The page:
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National Civil Rights Museum

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Memphis, TN

A museum which educates the public on the Civil Rights Movement and preserves the historic location of Dr. Martin Luther King’s assassination.


The National Civil Rights Museum (NCRM) opened in 1991 at the site of the infamous Lorraine Motel, the site of Dr. Martin Luther King’s assassination. The NCRM was created to educate the public on the Civil Rights Movement and its impact on the world through exhibits and collections. After Dr. King’s assassination, visitors no longer stayed at the Lorraine Motel and the property was foreclosed in 1982. Local residents feared this historic landmark would be destroyed due to neglect, and formed the Martin Luther King Memorial Foundation to save the Lorraine.

Nuts and Bolts:

  • In 1987, the MLK Memorial Foundation decided to transform the motel into a civil rights center, maintaining the room occupied by Dr. King as a memorial.
  • With support from the City of Memphis, Shelby County, and the State of Tennessee, $11 million was raised to build the National Civil Rights Museum. Outside of government support, a concert featuring Stevie Wonder raised supplemental funds. The museum opened on September 28, 1991.
  • Some of the highlights include a replica of the bus in which Rosa Parks refused to leave her seat. An automated driver provides audio of what the real driver said, allowing visitors to experience the racism Ms. Parks faced. Exhibits also feature the integration of the Little Rock Public Schools, the bombed-out Freedom Bus, and the integration of the University of Mississippi by James Meredith.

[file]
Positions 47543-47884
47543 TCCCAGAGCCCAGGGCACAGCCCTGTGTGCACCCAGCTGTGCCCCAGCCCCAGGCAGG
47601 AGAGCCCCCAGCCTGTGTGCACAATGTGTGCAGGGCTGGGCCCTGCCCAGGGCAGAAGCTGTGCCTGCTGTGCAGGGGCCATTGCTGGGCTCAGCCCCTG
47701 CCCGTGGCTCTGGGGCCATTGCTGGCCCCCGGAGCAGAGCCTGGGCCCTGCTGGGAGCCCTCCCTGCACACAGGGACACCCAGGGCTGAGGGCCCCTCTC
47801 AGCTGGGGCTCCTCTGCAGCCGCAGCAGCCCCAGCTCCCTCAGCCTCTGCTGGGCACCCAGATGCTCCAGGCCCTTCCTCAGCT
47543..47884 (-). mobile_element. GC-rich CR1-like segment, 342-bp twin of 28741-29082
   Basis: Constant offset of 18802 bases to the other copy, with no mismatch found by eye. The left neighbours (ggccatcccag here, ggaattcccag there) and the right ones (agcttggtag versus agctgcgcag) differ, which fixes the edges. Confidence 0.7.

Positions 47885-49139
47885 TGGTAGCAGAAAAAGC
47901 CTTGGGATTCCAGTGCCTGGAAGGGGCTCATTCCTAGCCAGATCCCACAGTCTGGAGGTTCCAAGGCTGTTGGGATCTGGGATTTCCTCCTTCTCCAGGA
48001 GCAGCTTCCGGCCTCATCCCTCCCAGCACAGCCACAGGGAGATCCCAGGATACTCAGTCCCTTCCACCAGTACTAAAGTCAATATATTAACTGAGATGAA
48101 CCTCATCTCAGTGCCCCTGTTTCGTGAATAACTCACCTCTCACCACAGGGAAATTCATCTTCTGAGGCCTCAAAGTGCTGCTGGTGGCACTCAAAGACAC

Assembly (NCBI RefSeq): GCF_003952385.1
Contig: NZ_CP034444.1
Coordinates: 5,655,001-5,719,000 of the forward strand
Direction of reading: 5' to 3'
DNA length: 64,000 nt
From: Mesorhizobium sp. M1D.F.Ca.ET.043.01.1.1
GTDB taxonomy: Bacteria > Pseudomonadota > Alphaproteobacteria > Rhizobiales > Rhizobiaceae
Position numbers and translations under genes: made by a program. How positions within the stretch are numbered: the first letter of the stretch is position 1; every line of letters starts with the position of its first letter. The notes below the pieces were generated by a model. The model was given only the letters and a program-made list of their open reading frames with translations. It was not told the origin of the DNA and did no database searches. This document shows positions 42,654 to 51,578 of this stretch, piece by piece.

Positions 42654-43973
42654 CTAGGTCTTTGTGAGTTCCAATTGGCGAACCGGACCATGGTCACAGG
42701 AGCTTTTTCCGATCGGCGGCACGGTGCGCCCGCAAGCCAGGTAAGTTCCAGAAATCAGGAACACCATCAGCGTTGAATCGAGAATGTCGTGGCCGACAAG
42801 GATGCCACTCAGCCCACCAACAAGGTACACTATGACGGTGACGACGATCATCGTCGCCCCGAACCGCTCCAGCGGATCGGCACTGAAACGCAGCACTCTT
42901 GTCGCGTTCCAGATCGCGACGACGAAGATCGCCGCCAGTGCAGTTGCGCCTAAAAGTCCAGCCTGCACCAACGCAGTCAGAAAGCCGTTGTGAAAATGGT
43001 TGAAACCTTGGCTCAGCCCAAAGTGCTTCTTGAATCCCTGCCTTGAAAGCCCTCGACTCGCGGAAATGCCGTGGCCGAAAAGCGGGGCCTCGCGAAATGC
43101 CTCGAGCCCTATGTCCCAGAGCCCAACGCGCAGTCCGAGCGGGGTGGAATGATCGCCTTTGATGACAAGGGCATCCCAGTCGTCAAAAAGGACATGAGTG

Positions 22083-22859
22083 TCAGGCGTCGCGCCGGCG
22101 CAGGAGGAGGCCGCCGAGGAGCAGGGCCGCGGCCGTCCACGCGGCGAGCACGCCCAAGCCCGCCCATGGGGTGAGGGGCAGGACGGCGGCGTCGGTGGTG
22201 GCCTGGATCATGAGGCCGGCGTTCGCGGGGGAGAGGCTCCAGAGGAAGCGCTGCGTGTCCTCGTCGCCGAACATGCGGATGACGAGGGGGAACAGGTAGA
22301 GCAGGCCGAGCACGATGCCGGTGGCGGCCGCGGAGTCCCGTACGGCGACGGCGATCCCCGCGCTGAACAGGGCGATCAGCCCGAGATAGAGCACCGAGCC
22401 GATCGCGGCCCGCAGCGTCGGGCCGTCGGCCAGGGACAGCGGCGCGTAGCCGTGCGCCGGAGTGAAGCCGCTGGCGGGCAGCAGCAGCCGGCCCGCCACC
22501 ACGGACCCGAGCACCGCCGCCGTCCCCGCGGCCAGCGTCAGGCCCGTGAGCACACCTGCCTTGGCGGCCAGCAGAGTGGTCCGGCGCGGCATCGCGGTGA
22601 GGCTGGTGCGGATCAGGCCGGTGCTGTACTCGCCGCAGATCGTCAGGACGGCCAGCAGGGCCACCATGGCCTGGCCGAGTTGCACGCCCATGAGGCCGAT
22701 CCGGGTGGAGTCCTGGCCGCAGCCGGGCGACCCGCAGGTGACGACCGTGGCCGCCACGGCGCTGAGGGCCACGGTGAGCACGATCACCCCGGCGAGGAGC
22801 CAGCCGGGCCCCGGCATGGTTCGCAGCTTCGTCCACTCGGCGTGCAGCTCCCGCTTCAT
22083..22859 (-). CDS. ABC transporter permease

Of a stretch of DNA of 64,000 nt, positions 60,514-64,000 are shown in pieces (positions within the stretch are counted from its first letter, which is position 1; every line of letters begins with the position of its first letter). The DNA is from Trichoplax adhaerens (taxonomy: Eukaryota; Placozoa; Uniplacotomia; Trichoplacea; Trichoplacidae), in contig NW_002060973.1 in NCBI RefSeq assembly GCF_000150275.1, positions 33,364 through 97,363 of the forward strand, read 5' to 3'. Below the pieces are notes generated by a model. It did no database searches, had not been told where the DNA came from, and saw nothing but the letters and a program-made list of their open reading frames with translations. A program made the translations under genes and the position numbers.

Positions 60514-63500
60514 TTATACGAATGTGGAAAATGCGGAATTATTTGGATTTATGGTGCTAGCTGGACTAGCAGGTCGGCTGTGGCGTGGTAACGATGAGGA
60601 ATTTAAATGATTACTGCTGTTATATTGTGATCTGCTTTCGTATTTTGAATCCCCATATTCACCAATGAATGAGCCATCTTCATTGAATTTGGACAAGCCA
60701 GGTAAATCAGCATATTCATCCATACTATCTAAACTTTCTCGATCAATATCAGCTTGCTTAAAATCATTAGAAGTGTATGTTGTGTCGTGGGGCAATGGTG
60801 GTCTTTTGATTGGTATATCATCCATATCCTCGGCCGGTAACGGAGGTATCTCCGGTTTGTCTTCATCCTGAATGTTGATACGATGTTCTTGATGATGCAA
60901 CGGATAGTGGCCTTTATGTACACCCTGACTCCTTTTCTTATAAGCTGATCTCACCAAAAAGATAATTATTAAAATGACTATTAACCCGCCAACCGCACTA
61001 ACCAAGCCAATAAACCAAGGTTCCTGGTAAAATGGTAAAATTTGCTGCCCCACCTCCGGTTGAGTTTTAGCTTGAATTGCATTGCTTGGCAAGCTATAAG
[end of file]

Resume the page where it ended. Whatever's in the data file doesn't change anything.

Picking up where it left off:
• On Martin Luther King Jr. Day, admission is reduced to $1, allowing all families to experience and celebrate the life of  Dr. King.
  • The Museum also pays tribute to individuals whose actions display the spirit of the Civil Rights Movement, as it annually selects a national and international recipient of the Freedom Award. The Freedom Award honors those who have made significant accomplishments in civil rights and continue to promote human rights. Past recipients include Nelson Mandela, Sidney Poitier, Mikhail Gorbachev, and Colin Powell.

Successes:

  • Over 1 million visitors have visited the site and average annual attendance now exceeds 150,000.
  • The museum prides itself on both entertaining and educating the public.
  • The museum is an asset to the Memphis/Shelby County region, providing educational and entertainment opportunities with its collections and exhibitions.
  • Besides celebrating history, the museum encourages participation in public forums discussing human rights issues during the week of the Freedom Award presentation. The National Civil Rights Museum restored a struggling motel by transforming it into a place of learning.

For more information on this program: National Civil Rights Museum

 
 
 
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